Guess what, Wintel loyalists? “Apple’s” Thunderbolt I/O port is coming your way. If you’ll recall, Thunderbolt was actually built with Intel’s collaboration (Light Peak, anyone?), and sensibly, the chip giant is now making it possible for the port to appear on non-Mac machines. The news was just broken here at IDF, where a Haswell-based machine was briefly teased with a heretofore unpossible T-bolt port. Mooly Eden, vice president and general manager of the PC Client Group, was on-stage to showcase six pre-production Ultrabook designs (all based on 3rd generation Intel Core processors), but stopped short of telling us exactly when the Thunderbolt I/O port would make its debut commercially available (Acer and ASUS are onboard for a 2012 launch!). Naturally, we’re hoping it’s sooner (tomorrow) rather than later (the 2013 launch of Haswell).
Thought Thunderbolt was the only superfast interconnect in town? Well, it is and will be for a little while yet, but the PCI Special Interest Group has just held its annual meeting and developer conference in California, where plans for a 32Gbps PCIe cable were revealed. Details are still fluid on precisely what such a connector would look like and do, but the expectation is that it’ll be built out of copper wire, will be flatter and thinner than Thunderbolt’s rotund construction, and will be able to channel power as well as data through to devices up to 10 feet (3m) away. Targeting consumer applications, and extra skinny tablets and laptops in particular, this cabled variety of PCI Express will start off based on the 3.0spec in 2013, but will then move on from there to PCI Express 4.0 and, potentially, optical data conveyance. Oh yes, PCIe 4.0 also got announced by the PCI SIG, though that’s at least four years away at this point — no need to sweat about having it in your next motherboard, not yet anyway.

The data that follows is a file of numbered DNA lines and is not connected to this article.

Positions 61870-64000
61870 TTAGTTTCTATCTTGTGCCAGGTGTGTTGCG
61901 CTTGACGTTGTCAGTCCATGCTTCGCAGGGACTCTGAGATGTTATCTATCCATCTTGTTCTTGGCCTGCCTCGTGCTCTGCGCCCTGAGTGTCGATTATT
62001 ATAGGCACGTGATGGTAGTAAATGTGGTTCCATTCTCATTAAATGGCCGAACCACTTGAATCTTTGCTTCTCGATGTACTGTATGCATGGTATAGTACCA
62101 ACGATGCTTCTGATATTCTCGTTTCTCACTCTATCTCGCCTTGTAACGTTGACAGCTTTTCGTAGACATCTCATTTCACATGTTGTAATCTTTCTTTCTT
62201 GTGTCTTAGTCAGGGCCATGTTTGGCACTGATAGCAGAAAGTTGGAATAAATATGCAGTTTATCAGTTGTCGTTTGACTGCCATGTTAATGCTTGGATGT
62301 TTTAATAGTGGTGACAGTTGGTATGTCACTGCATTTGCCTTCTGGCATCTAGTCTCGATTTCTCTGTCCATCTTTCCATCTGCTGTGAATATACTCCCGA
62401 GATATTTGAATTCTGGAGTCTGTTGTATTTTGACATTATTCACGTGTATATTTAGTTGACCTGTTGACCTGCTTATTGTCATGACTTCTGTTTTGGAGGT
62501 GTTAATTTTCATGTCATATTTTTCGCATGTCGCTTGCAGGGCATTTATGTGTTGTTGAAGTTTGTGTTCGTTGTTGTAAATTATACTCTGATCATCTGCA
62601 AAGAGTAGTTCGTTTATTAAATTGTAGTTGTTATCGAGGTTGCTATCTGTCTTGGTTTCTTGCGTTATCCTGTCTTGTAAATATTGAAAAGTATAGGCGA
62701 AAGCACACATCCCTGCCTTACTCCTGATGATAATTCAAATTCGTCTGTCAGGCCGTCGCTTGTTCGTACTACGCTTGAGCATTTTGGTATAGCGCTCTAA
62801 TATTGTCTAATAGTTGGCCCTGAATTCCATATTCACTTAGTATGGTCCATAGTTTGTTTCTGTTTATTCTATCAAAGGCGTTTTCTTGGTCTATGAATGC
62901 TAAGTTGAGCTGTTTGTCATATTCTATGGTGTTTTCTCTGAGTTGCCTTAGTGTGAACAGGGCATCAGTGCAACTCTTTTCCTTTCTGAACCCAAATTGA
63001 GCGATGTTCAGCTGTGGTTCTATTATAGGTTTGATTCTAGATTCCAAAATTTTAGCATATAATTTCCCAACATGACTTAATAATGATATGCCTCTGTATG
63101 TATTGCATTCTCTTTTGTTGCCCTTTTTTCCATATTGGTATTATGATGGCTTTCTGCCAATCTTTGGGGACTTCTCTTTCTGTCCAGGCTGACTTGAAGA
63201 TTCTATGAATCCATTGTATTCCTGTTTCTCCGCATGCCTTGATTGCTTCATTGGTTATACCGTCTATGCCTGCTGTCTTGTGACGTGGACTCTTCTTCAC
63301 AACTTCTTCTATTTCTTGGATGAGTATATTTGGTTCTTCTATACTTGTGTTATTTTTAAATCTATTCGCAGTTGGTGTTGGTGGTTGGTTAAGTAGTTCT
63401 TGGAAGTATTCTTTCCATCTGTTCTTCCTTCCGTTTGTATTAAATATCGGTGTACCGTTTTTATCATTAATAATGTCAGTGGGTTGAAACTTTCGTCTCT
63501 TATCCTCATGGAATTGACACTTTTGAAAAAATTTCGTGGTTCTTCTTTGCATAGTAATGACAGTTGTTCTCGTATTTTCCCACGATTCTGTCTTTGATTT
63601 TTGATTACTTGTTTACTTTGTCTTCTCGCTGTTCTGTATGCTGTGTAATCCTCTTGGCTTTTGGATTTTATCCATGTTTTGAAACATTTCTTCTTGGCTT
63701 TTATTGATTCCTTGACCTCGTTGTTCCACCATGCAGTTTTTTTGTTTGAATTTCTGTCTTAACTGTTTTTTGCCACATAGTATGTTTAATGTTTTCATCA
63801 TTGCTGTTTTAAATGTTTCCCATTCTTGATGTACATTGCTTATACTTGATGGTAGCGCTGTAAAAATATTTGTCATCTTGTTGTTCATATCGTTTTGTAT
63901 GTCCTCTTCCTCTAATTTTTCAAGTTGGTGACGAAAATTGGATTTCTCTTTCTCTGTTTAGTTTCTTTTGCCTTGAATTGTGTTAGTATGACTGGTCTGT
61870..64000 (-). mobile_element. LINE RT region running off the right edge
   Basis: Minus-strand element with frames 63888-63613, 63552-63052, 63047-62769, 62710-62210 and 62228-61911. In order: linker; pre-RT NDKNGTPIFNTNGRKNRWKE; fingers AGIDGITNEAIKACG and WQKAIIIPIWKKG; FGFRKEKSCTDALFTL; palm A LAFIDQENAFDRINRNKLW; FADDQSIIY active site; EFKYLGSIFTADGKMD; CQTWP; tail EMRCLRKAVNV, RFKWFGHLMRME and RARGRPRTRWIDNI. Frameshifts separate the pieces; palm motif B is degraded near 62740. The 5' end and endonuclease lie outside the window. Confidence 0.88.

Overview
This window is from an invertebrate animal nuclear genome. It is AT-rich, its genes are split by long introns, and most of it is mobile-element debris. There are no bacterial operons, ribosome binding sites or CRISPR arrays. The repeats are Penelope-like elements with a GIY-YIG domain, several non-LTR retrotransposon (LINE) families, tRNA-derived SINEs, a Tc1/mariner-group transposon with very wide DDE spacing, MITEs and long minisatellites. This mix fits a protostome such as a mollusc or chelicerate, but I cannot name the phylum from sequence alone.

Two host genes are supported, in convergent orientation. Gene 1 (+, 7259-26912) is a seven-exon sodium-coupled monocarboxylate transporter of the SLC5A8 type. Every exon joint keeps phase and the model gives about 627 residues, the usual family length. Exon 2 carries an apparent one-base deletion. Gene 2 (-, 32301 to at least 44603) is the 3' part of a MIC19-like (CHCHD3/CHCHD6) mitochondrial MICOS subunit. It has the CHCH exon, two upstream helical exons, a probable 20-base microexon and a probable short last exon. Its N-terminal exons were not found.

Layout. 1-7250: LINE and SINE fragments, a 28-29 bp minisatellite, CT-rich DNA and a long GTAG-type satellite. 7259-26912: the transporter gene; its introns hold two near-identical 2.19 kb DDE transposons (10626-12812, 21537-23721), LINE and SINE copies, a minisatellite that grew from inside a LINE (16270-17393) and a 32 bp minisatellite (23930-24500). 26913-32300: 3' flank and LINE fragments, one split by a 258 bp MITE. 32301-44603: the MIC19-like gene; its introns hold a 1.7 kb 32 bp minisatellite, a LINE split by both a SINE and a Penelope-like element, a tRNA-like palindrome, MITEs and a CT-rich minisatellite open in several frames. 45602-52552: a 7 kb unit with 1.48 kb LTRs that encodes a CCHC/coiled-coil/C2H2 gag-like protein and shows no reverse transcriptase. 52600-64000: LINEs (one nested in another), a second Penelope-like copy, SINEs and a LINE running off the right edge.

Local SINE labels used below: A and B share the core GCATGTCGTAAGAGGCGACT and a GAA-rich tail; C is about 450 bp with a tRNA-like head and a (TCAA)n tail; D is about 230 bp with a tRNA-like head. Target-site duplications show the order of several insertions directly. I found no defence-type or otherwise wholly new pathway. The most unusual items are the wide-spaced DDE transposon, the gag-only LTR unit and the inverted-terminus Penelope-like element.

Woah there, Mr. Speedy. We’ve barely caught up with the 10Gbps Thunderbolt interconnect, debuted in the new Macbook Pro, and now Intel’s hyperactive researchers are already chattering away about something five times faster. They’re promising a new interconnect, ready in four years, that will combine silicon and optical components (a technology called silicon photonics) to pump 50Gbps over distances of up to 100m. That’s the sort of speed Intel predicts will be necessary to handle, say, ultra-HD 4k video being streamed between smartphones, tablets, set-top boxes and TVs. Intel insists that poor old Mr. Thunderbolt won’t be forced into early retirement, but if we were him we’d be speaking to an employment lawyer right about now.
We were just pondering this very thing yesterday — would Intel dedicate itself to Thunderbolt and give USB 3.0 the cold shoulder — and now we have our answer from the Santa Clara crew, albeit delivered from Beijing. The Chinese capital is the site of Intel’s currently ongoing developer conference, which is where Kirk Skaugen, VP of the company’s Architecture Group, assured the world that the promise for native USB 3.0 support in Intel chipsets will be fulfilled. Not this year, mind you, but it’ll be with us in 2012 as part of the Ivy Bridge CPU refresh. That matches AMD’s plans to support USB 3.0 in Fusion APUs, and was augmented with a strong word of endorsement from Skaugen about the connector’s future. He urged developers to embrace USB 3.0 on an equal footing with Intel’s proprietary Thunderbolt interconnect, describing the two technologies as “complementary.” If you say so, captain.